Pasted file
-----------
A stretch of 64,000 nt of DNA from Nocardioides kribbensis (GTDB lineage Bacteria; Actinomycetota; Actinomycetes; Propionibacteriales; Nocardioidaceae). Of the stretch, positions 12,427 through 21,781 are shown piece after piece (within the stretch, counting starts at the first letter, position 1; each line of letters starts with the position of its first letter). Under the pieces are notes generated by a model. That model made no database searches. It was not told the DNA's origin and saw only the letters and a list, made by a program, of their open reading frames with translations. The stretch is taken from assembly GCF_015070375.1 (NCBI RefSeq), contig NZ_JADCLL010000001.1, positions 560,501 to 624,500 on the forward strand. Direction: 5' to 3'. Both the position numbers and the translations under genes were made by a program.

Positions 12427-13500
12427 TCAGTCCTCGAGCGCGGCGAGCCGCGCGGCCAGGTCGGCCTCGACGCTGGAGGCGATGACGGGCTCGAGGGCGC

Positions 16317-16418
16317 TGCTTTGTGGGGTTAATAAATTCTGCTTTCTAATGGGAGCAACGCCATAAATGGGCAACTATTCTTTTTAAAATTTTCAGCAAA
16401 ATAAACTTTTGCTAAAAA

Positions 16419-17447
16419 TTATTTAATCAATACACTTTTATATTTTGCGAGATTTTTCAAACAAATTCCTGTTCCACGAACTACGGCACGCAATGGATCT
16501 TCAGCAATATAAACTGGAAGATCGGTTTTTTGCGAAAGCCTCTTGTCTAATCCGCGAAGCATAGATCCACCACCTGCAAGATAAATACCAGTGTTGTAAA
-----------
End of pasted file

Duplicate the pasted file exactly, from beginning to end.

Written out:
A stretch of 64,000 nt of DNA from Nocardioides kribbensis (GTDB lineage Bacteria; Actinomycetota; Actinomycetes; Propionibacteriales; Nocardioidaceae). Of the stretch, positions 12,427 through 21,781 are shown piece after piece (within the stretch, counting starts at the first letter, position 1; each line of letters starts with the position of its first letter). Under the pieces are notes generated by a model. That model made no database searches. It was not told the DNA's origin and saw only the letters and a list, made by a program, of their open reading frames with translations. The stretch is taken from assembly GCF_015070375.1 (NCBI RefSeq), contig NZ_JADCLL010000001.1, positions 560,501 to 624,500 on the forward strand. Direction: 5' to 3'. Both the position numbers and the translations under genes were made by a program.

Positions 12427-13500
12427 TCAGTCCTCGAGCGCGGCGAGCCGCGCGGCCAGGTCGGCCTCGACGCTGGAGGCGATGACGGGCTCGAGGGCGC

Positions 16317-16418
16317 TGCTTTGTGGGGTTAATAAATTCTGCTTTCTAATGGGAGCAACGCCATAAATGGGCAACTATTCTTTTTAAAATTTTCAGCAAA
16401 ATAAACTTTTGCTAAAAA

Positions 16419-17447
16419 TTATTTAATCAATACACTTTTATATTTTGCGAGATTTTTCAAACAAATTCCTGTTCCACGAACTACGGCACGCAATGGATCT
16501 TCAGCAATATAAACTGGAAGATCGGTTTTTTGCGAAAGCCTCTTGTCTAATCCGCGAAGCATAGATCCACCACCTGCAAGATAAATACCAGTGTTGTAAA